This is a summary, written by members of the CITF Secretariat, of:
Jolliffe DA, Camargo CA Jr, Sluyter JD, Aglipay M, Aloia JF, Ganmaa D, Bergman P, Bischoff-Ferrari HA, Borzutzky A, Damsgaard CT, Dubnov-Raz G, Esposito S, Gilham C, Ginde AA, Golan-Tripto I, Goodall EC, Grant CC, Griffiths CJ, Hibbs AM, Janssens W, Khadilkar AV, Laaksi I, Lee MT, Loeb M, Maguire JL, Majak P, Mauger DT, Manaseki-Holland S, Murdoch DR, Nakashima A, Neale RE, Pham H, Rake C, Rees JR, Rosendahl J, Scragg R, Shah D, Shimizu Y, Simpson-Yap S, Trilok-Kumar G, Urashima M, Martineau AR. Vitamin D supplementation to prevent acute respiratory infections: a systematic review and meta-analysis of aggregate data from randomised controlled trials. Lancet Diabetes Endocrinol. 2021 May;9(5):276-292. doi: 10.1016/S2213-8587(21)00051-6.
The results and/or conclusions contained in the research do not necessarily reflect the views of all CITF members.
With the emergence of the COVID-19 pandemic, there is increased interest in vitamin D and its role in supporting innate immune responses to respiratory viruses, including SARS-CoV-2. CITF-funded researcher and member of the CITF Pediatric Network Dr. Jonathon Maguire from University of Toronto, contributed to a systematic review and meta-analysis recently published in The Lancet which aggregated data from 43 randomized controlled trials. The authors showed that vitamin D supplementation was safe and overall reduced the risk of acute respiratory infections compared to a placebo control. The relevance of these findings to the SARS-CoV-2 infection is not yet known and requires further investigation.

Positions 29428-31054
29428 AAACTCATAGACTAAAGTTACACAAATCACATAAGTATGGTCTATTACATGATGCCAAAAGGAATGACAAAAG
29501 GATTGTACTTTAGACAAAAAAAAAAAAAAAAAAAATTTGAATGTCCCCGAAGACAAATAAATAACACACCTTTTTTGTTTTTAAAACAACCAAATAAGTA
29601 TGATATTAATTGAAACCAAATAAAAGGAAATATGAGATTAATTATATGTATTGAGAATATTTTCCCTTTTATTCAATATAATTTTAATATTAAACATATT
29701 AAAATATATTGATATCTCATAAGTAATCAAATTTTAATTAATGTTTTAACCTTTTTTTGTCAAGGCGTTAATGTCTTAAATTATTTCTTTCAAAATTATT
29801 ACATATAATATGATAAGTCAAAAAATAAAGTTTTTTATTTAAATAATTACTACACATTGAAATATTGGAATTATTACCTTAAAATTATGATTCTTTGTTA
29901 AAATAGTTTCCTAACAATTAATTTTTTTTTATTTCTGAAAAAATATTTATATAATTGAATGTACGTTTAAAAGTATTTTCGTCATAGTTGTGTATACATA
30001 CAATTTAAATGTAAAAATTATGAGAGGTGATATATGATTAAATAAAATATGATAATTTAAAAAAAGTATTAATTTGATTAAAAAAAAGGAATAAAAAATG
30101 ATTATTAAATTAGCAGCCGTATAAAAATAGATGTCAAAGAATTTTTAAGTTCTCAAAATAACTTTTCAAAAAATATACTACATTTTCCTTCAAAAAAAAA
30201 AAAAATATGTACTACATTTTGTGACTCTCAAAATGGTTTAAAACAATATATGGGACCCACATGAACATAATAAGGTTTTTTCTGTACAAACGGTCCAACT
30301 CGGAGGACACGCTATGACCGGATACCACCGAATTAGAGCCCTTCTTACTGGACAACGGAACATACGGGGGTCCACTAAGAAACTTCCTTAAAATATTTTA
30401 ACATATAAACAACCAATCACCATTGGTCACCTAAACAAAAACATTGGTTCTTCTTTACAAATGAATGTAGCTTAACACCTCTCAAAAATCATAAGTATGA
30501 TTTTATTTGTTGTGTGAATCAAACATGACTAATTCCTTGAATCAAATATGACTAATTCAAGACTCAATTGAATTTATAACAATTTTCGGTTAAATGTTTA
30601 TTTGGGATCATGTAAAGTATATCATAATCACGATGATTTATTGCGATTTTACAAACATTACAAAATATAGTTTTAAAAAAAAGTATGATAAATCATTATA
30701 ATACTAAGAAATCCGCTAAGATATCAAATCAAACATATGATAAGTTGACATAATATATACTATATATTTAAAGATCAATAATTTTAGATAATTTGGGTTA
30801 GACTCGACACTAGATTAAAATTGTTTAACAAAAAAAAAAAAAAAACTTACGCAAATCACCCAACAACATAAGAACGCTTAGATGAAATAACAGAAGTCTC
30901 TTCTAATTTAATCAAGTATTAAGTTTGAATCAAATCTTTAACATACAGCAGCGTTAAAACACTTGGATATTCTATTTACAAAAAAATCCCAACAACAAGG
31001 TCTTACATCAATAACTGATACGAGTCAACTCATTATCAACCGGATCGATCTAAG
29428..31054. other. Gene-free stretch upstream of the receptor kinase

Building on previous research findings, this meta-analysis of aggregate data from 48,488 participants provides an updated estimate of the protective effects of vitamin D supplementation against acute respiratory infections (ARIs) overall. Furthermore, our funded researcher, Dr. Maguire and colleagues, analyzed whether the effects on ARIs of vitamin D supplementation varied according to dosing regimen (frequency, dose, and trial duration), age at enrolment, or baseline concentration of the 25-Hydroxy Vitamin D in the blood, which is the best indicator of vitamin D status.
Despite evidence of significant heterogeneity across trials, this meta-analysis showed that vitamin D supplementation was safe and overall reduced the risk of ARIs compared to a placebo control, although the risk reduction was small. Protective effects were observed in trials in which vitamin D was given daily in a dose equivalent of 400–1000 IU for a duration of 12 months or less, as well as when vitamin D was given to children aged 1 to 16 years. No significant effect of vitamin D supplementation was observed for any of the subgroups defined by baseline 25-Hydroxy Vitamin D concentration in the blood.
The relevance of these findings to the SARS-CoV-2 infection is not yet known and requires further investigation.